Habit automaticity takes very-many consistent repetitions

Habit automaticity built up asymptotically

Example of increase in automaticity

Habit automaticity on desired new habits was measured daily

…participants were asked to choose a healthy eating, drinking or exercise behaviour that they would like to make into a habit. Participants were asked to try to carry out the behaviour every day for 84 days.

SRHI scores were the primary outcome measures… The behaviour of interest is followed by statements to which participants report their level of agreement; example items are ‘I do automatically’, ‘I do without thinking’ and ‘I would find hard not to do’. We created an automaticity subscale… which gave a total score range of 0–42.

Habit automaticity built fast at first, built slower later, and approached a maximum

…the relationship between repetition and habit strength follows an asymptotic curve in which automaticity increases steadily—but by a smaller amount with each repetition—until it reaches an asymptote (plateau).

SPSS Version 14 was used… to fit a curve for each individual’s data… using Mitscherlich’s law of diminishing returns (y=a-be-cx),
y is automaticity and
x is day of the study…
a’ represents the asymptote of the curve (the automaticity plateau score),
b’ is the difference between the asymptote and the modelled initial value of y (when x=0) and
c’ is the rate constant that represents the rate at which the maximum is reached.

  • An asymptotic model proved to be a good fit for almost half (48%) of the participants who provided enough data for analysis.
  • Those for whom the asymptotic model was a poor fit had typically carried out the behaviour fewer times during the study.
  • Two other groups of participants had relatively high levels of performance; one for whom the model could not be fitted and one with a very high modelled asymptote. It is probable that these individuals were relatively slow in forming their habits and would have reached a plateau if the recording had continued for longer.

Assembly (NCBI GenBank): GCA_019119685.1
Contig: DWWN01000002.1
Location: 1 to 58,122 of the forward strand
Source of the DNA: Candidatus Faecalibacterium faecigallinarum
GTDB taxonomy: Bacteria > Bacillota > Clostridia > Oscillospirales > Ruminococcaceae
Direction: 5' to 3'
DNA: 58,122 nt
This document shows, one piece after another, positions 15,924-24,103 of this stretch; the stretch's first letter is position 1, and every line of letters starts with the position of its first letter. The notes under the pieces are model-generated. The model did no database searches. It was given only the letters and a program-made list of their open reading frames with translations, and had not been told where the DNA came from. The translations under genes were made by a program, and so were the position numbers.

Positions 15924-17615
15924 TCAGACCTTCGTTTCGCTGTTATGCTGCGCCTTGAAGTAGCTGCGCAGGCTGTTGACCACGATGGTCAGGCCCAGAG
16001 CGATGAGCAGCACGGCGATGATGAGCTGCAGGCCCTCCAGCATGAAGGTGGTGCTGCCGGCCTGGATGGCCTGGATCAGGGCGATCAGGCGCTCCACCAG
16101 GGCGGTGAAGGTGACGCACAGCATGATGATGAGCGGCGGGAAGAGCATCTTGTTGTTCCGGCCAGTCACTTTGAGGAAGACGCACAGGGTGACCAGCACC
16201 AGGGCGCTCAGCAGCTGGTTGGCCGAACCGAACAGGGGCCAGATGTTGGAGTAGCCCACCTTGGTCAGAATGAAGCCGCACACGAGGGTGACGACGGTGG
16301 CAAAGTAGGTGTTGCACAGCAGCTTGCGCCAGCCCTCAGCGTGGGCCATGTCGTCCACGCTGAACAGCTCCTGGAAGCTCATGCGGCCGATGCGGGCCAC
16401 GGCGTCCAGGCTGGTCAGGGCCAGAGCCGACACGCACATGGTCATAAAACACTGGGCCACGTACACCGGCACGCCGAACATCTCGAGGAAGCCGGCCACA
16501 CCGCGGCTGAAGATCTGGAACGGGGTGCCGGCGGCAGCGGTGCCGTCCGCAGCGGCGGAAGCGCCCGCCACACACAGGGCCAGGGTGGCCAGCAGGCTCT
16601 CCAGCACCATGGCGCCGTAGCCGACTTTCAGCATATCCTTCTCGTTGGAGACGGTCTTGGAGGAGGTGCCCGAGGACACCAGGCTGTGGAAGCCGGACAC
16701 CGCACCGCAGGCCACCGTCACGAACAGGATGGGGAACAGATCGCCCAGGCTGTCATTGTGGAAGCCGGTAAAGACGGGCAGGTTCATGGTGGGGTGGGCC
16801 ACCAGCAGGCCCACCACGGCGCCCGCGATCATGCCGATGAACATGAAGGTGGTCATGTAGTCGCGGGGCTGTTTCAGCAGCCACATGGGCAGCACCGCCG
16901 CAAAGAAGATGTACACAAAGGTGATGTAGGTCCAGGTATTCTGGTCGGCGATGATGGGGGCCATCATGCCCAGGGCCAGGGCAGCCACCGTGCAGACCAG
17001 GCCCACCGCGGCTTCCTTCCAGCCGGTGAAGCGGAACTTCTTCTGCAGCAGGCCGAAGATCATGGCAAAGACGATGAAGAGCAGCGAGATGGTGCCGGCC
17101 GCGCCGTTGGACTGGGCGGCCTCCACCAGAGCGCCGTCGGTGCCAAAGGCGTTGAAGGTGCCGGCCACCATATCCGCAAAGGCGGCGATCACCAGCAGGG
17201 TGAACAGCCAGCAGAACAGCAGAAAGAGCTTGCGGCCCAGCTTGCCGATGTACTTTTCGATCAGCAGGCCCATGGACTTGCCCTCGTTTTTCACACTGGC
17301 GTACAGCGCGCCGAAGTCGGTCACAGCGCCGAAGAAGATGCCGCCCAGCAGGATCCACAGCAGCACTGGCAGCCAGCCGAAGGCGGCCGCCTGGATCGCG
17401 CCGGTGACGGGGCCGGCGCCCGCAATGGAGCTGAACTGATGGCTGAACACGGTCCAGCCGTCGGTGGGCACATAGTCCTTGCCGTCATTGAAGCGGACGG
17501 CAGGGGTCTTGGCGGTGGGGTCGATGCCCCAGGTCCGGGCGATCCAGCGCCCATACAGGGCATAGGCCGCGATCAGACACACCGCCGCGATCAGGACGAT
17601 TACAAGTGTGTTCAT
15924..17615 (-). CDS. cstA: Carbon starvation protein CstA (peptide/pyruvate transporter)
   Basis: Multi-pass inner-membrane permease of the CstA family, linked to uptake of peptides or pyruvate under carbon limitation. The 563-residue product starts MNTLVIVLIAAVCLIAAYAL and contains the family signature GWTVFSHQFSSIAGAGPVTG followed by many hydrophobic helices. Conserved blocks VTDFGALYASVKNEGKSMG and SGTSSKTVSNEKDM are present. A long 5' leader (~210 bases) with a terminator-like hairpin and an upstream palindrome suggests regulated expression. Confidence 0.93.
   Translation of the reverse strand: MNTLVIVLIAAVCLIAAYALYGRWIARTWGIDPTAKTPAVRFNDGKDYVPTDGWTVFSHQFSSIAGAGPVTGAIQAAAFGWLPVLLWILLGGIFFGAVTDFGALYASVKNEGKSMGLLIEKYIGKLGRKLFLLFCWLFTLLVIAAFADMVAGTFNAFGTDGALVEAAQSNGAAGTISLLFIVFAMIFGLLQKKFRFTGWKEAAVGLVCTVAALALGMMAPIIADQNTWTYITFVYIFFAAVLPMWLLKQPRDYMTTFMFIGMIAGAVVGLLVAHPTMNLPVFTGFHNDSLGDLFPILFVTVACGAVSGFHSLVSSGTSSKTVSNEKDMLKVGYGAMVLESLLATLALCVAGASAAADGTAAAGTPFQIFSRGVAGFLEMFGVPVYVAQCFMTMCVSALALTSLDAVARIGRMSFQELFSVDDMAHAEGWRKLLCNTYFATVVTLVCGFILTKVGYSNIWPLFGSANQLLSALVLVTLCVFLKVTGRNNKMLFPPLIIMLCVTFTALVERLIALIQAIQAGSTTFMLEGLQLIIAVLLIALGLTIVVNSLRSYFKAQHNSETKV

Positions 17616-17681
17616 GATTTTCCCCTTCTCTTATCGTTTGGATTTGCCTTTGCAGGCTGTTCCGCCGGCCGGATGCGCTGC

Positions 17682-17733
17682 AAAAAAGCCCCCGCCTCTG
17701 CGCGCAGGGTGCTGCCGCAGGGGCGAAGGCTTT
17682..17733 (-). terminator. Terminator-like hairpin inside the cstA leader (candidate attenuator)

On average …the fit of the asymptotic curve was superior to the linear model. We are therefore reasonably confident that the asymptotic curve reflects a generalized habit formation process.

Habit automaticity plateaued only after very many repetitions

We were only able to find one statement in the literature discussing how long it takes to for a habit… once it has been ‘performed frequently (at least twice a month) and extensively (at least 10 times)’…

Our study has shown that it is likely to take much longer than this for a repeated behaviour to reach its maximum level of automaticity.

Early repetitions result in larger increases in automaticity than those later in the habit formation process, and there is a point at which the behaviour cannot become more automatic even with further repetition.

The average modelled time to plateau in this sample was 66 days, but the range was from 18 to 254 days.

Habit automaticity built better when repetitions were consistent

…even in this study where the participants were motivated to create habits, approximately half did not perform the behavior consistently enough to achieve habit status.

…missing one opportunity does not preclude habit formation, but missing a week’s worth of opportunities reduces the likelihood of future performance and hinders habit acquisition.

… individuals who performed the behaviour more consistently showed a change in automaticity scores which was modelled more closely by an asymptotic curve.

Habit automaticity required more repetitions for habits that were more complex

…it can take a large number of repetitions for an individual to reach their highest level of automaticity for some behaviours…

It is notable that the exercise group took one and a half times longer to reach their asymptote than the other two groups. Given that exercising can be considered more complex than eating or drinking, this supports the proposal that complexity of the behaviour impacts the development of automaticity.

…creating new habits will require self-control to be maintained for a significant period before the desired behaviours acquire the necessary automaticity to be performed without self-control.

…reaching a higher asymptote took longer.[1]

  1. Lally, Phillippa, et al. “How are habits formed: Modelling habit formation in the real world.European journal of social psychology 40.6 (2010): 998-1009.

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